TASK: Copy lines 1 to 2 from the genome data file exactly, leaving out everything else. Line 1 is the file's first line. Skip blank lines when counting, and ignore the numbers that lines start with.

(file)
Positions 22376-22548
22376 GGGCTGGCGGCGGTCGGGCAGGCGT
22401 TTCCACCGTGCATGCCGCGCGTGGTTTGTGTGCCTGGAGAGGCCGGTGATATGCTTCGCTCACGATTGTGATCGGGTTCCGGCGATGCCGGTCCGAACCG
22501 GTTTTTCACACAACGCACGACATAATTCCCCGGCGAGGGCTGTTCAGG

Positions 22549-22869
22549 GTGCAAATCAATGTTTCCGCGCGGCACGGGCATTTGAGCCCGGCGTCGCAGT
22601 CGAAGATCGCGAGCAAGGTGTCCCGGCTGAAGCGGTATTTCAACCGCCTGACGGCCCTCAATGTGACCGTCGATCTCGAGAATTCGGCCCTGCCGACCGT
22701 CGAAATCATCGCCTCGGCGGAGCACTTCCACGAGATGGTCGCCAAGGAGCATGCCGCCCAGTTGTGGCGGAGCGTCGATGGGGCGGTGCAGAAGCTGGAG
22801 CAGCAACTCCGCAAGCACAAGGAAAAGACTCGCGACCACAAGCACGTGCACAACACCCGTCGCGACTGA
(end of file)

Positions 22376-22548
22376 GGGCTGGCGGCGGTCGGGCAGGCGT